WSU Compost Trials video on YouTube
Check out some great new research on the benefits of compost to a variety of crops.
Snohomish Conservation District and the Skagit Farmers Supply, Stanwood Store, now offer a manure spreader for residents to rent
Snohomish Conservation District and the Skagit Farmers Supply – Stanwood Store are encouraging all residents with livestock to help protect water quality by properly managing and applying manure. They now have a 26 bushel ground-driven manure spreader available for rent at the Stanwood store. Please contact Brett de Vries, 425-335-5634, ext. 114, at the Conservation District to learn more about how to rent the spreader and other things you can do to protect rivers and streams. The District also offers complimentary farm planning, engineering services and educational resources.
Contact Brett de Vries at the Conservation District, 425-335-5634, ext 114 or brett at snohomishcd.org.
Property owners within the Snohomish Conservation District are eligible for free soil testing on their property to be administered by a staff planner.
1. Any land owner can receive up to 5 free soil tests if they sign up for a site visit with a SCD Farm/Resource Planner.
2. There will be a limit of 250 free soil tests, to be administered on a first come first served bases.
3. Once test results are received, a follow-up consultation and nutrient management plan are provided.
EQIP - Funding From the Environmental Quality Incentive Program is Now Available
Thinking about an improvement on your farm or rural property? A Federal program through the Natural Resources Conservation Service (NRCS) called EQIP has funding for many large and small-scale projects. Check out the list of eligible projects here. Then, contact one of our resource planners listed at the bottom of this page to receive help applying.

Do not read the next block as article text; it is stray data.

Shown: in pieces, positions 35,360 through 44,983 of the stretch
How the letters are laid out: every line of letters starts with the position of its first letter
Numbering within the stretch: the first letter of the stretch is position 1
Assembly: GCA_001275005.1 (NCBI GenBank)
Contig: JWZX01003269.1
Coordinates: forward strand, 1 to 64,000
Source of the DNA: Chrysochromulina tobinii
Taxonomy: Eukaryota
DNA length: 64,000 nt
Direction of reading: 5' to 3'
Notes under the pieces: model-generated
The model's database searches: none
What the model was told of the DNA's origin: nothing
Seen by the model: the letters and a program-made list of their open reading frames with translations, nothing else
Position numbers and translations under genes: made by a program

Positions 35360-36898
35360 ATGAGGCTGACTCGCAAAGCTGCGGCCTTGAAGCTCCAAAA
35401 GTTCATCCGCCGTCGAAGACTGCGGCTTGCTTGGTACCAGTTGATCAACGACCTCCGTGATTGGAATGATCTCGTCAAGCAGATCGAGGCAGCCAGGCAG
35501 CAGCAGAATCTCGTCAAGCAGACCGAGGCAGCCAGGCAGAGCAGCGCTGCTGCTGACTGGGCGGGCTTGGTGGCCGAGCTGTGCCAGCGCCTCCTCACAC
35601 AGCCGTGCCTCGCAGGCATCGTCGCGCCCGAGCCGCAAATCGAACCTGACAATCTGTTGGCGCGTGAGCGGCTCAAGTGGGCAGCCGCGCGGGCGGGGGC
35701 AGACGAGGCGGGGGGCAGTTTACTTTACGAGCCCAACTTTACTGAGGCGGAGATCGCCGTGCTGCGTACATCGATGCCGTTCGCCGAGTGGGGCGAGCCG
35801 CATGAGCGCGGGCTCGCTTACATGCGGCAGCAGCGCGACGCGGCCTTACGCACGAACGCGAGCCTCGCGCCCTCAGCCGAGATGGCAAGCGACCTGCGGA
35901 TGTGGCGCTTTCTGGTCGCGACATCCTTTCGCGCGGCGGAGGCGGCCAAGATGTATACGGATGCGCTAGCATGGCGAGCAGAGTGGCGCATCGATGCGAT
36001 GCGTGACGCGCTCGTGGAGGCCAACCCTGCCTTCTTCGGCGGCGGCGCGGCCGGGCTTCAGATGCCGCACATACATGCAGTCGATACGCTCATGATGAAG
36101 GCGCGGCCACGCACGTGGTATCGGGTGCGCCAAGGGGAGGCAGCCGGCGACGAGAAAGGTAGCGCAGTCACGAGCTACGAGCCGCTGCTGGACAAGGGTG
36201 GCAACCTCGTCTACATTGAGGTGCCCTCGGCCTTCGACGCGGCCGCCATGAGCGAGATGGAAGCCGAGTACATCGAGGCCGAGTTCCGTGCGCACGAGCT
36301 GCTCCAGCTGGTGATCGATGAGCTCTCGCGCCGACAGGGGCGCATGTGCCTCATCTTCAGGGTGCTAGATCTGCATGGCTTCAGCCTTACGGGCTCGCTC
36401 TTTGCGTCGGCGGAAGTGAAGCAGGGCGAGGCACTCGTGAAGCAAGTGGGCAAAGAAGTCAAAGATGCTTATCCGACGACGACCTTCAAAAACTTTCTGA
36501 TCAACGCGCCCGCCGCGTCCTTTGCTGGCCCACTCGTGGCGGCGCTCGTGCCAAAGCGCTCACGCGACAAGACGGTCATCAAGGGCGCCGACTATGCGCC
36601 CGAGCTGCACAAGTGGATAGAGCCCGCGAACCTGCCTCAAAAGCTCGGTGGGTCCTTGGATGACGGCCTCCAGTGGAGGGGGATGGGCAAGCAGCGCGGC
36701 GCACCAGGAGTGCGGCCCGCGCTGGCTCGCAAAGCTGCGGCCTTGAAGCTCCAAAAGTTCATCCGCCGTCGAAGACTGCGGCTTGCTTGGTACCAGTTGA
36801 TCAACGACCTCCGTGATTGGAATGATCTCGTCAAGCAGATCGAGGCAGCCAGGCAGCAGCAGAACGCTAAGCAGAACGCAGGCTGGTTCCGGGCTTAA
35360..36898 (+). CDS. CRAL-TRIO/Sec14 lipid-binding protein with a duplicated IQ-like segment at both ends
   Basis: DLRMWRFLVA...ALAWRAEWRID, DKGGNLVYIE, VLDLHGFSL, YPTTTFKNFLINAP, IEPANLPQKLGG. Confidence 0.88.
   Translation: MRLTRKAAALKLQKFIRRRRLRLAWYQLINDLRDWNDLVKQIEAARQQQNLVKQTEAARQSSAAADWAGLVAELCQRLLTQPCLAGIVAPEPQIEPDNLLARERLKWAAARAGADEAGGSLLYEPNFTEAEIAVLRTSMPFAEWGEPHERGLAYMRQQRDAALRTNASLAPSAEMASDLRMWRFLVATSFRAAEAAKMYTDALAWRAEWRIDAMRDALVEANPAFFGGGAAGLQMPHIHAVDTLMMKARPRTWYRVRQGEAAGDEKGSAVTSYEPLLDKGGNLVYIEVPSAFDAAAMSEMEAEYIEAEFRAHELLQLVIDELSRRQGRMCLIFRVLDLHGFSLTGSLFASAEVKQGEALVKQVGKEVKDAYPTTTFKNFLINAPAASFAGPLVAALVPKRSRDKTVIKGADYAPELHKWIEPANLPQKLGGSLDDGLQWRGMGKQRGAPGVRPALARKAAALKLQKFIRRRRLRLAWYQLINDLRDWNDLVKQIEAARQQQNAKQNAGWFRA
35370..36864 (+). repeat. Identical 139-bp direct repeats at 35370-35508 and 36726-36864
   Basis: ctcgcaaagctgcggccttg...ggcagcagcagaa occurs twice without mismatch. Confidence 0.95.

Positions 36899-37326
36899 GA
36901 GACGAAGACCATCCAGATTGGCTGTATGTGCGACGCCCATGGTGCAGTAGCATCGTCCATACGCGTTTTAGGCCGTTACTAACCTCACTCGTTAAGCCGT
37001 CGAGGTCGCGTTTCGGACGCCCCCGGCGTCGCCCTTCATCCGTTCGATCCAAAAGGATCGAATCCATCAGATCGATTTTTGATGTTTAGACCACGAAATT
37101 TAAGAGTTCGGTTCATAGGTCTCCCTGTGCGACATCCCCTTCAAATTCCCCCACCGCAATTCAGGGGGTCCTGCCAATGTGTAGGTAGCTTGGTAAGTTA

NEW - NRCS Announces Seasonal High Tunnel Initiative
SPOKANE, Wash. (Dec. 12, 2011) – Washington producers interested in extending the growing season for high value crops in an environmentally safe manner can apply for technical and financial assistance through USDA’s Environmental Quality Incentives Program (EQIP) Seasonal High Tunnel Initiative, USDA’s Natural Resources Conservation Service (NRCS) announced today.
The initiative was first introduced in December 2009 as a pilot project under the “Know Your Farmer, Know Your Food” initiative for farmers to establish high tunnels – also known as hoop houses – to increase the availability of locally grown produce in a conservation-friendly way.
Made of ribs of plastic or metal pipe covered with a layer of plastic sheeting, high tunnels are easy to build, maintain and move. High tunnels are used year-round in parts of the country, providing a steady income to farmers – a significant advantage to owners of small farms,limited-resource farmers and organic producers.
“There is great potential for high tunnels to expand the availability of healthy, locally-grown crops – a win for producers and consumers,” said State Conservationist Roylene Rides at the Door. “We know that these fixtures can help producers extend their growing season and hopefully add to their bottom line,” she said.
The Seasonal High Tunnel Initiative will assist producers in addressing resource concerns by providing technical andfinancial assistance in improving plant quality, improving soil quality, reducing nutrient and pesticide transport, improving air quality through reduced transportation inputs, and reducing energy use by providing consumers with a local source of fresh produce.
While there is a continuous sign-up for the program, applications will be evaluated periodically as funding becomes available. Evaluation periods will end February 3, 2012, March 30, 2012 and June 1, 2012. For the location of your local NRCS office, visit the NRCS website at www.wa.nrcs.usda.gov or call 509-323-2900.
Snohomish Conservation District has several certified farm planners ready to assist you with a farm plan, a free site visit to walk your property, and with finding other resources to help you accomplish your goals.
Call the office at 425-335-5634, ext 4 and ask to speak to a farm planner for your area.
Also, check out this 'Farm tips guide' to help you select the management changes and on-the-ground projects that can help your farm be sustainable, environmentally-friendly, and safe for you and your animals. Farm Tips Guide
Planners and their areas of expertise:
|Farm & Resource Planners|
|Bobbi Lindemulder||Sustainable agriculture; Beef operations|
|Organic and new farming techniques; Urban fringe; goats|
|Dairy; Horse operations|
Caitlin Price Youngquist
|Brett de Vries
|Stillaguamish watershed planner
Forestry; Crop operations
|Kelly Cahill||Agriculture; pipelines; composting|
|Derek Hann||Stormwater; drainage|
|Water Quality & Restoration|
|Bill Bowe||Water quality|
|Ryan Williams||Habitat; restoration; CREP|
See more agriculture links on our 'Links and Resources' page here